I have wanted to visit Suriname for awhile, so I made it a priority, knocking off days on my Colombia and Venezuela trip to do so. Suriname is a former Dutch Colony in South America with a very interesting history. The Dutch once swapped New York for this place with the British — had something to do with sugarcanes. What this means is, that when you go backpacking in Suriname, you’ll have almost the whole country to yourself.
Before you go to Paramaribo, you’ll need to get your Suriname Visa which you can get in Caracas if you’re en route. Below are some top things to see and do in Paramaribo, the capital of Suriname.
1. Waterkaant – Waterkaant is a must of course – it’s a UNESCO World Heritage listed street. You would swear that you are in the Netherlands since the Dutch influence is evident.
Waterkaant in Paramaribo, Suriname.
2. Onafhankelijkheidsplein – A tongue twister if ever there was one. Get your gob round this one: Onafhankelijkheidsplein!
Onafhankelijkheidsplein, Independence Square in Paramaribo, Suriname.
Onafhankelijkheidsplein is the main square in downtown Paramaribo. The Dutch influence won’t wear off I assure you, but if you want to know, translated into English this means “Independence Square”.
Onafhankelijkheidsplein – Independence Square in Paramaribo, Suriname.
It’s a grassy area which (as you face the river) has the Waterkaant to the right, the Presidential Palace to the left, Fort Zeelandia ahead and a statue of Pengel, the former Prime Minister and a popular figure. On Sunday mornings the square becomes part of a Tweetyfest! A local bird singing competition.
Flags of the world at Independence Square, Paramaribo, Suriname.
3. Presidential Palace – Suriname is a relatively “new country” well it was formed in the 1970s, but the parliament building sits proudly in Onafhankelijkheidsplein. This is apparently only open to the public on the 25th November. It’s an elaborate white building with a Suriname flag flying in front of it.
4. Arya Dewaker Hindu Temple – Suriname is an eclectic mix of religions. There isn’t another country in the world quite like it (yes not even Singapore). The religious buildings sit side by side throughout the city.
A Hindu Temple in Paramaribo, Suriname.
5. Mosque Keizerstraat – Religion will feature in four separate elegant buildings in my Paramaribo top 10 and rightly so. I loved free spirited Paramaribo. Anything goes here. As the Lonely Planet once wrote (something similar) laid back Amsterdam meets the Wild West on a hill where Palestinians and Israelis live and eat side by side in harmony. On Keizerstraat sits the massive Mosque Keizerstraat the National Mosque of the country. In South America you’d do well to find better Mosques than this one. Somewhat epic.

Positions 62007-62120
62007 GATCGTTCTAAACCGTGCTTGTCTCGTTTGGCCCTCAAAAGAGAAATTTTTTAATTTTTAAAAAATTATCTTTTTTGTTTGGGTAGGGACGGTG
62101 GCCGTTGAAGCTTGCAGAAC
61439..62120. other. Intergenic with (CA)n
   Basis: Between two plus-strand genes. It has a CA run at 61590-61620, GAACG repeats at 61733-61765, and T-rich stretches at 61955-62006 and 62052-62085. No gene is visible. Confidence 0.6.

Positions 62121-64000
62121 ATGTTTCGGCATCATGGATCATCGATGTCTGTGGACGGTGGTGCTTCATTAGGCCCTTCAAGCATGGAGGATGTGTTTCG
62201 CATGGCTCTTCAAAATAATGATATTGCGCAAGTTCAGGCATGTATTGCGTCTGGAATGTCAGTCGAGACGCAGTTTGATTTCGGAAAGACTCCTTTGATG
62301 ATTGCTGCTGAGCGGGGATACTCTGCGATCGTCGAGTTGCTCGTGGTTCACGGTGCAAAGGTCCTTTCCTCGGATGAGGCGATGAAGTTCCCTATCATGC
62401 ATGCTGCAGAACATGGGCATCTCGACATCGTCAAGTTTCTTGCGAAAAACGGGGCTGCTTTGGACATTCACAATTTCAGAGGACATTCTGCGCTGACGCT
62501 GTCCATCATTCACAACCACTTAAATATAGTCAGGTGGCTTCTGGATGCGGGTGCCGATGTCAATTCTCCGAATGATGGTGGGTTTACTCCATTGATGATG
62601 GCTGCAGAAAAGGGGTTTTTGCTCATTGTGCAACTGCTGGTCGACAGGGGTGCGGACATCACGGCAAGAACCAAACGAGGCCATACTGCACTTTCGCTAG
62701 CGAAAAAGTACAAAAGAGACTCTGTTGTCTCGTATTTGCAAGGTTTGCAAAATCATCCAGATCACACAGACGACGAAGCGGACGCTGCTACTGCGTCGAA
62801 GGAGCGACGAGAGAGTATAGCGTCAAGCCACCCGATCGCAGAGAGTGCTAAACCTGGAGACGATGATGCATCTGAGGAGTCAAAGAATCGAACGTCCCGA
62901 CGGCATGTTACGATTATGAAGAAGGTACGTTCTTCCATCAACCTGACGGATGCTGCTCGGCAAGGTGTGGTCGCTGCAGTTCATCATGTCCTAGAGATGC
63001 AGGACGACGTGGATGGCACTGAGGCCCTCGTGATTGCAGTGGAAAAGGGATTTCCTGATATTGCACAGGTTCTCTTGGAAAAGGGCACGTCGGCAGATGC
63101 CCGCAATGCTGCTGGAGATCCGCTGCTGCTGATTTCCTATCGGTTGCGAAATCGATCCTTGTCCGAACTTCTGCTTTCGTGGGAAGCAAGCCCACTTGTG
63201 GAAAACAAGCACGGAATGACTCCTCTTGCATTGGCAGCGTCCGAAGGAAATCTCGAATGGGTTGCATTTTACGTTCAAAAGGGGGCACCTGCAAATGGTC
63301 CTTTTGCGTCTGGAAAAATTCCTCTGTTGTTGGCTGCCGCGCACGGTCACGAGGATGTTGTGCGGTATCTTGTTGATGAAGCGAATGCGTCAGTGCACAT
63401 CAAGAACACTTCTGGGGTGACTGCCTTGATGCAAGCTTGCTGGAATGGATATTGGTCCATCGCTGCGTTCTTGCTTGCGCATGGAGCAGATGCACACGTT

Keizerstraat Mosque – surely one of the finest in South America.
6. Neveh Shalom Synagogue – I’m not sure if this is a world’s first or only or not, but it sure as hell sends out a positive message to the rest of the planet. DIRECTLY next door to the Mosque. Yes – Synagogue and Mosque side by side. Say a prayer for Palestine and Israel as you dander nonchalantly past.
Standing in the middle – between the Synagogue and Mosque in Paramaribo, Suriname.
7. St. Peter and St. Paul Cathedral – This elegant Catholic Cathedral provides Paramaribites with their Roman Catholic fix, while at the same time it is the largest wooden structure in the Western Hemisphere!
The Largest Wooden Building in the World? This is the yellow and blue St. Peter and St. Paul’s Cathedral in Paramaribo, Suriname.
Inside the wooden Cathedral in Paramaribo, Suriname.
8. National Assembly – Also situated off Independence Square is the National Assembly building.
The National Assembly in Paramaribo, Suriname.
10. Stichting Surinaams Museum – Down by the waterfront, to the west side is a small museum. This is a good place to check out relics remaining from the colonial times and some local art and exhibitions.
The Suriname Museum
11. Fort Zeelandia – Fort Zeelandia is a typical Dutch Fort and though it’s not too touristy or popular it does give you a good idea of the Dutch influence here.
Fort Zeelandia down by the seafront in Paramaribo, Suriname.
12. The Palmentuin – I was actually warned that this leafy area near the parliament is where all the tramps, druggies and suspicious characters hang out.
The Palmentuin – looks leafy and a nice spot for a walk but it can be dangerous.
13. Royal Torarica Hotel – Take in a beer or a meal here.
Visit one of the posh hotels for a quick beer!
14. Waag (Weighing House) – A bit of a sad history here at the Waag. Here, they used to weigh slaves and the best ones would make it and be exploited and over worked. The lighter ones would end up mal nourished. Rumour has it that this building is ironically now a restaurant and it’s located on the Waterkaant.
Den Waag – the Weighing House.
15. Commewijne River – Escaping the madness (!) of central Paramaribo isn’t too hard. Buses and mini buses janut all around town and you can take a boat trip on the Commewijne River. Most people use it as a gateway to the Nature Reserve and Sugar Cane tours which are outside of Paramaribo itself.
The Commewijne River in Paramaribo Suriname.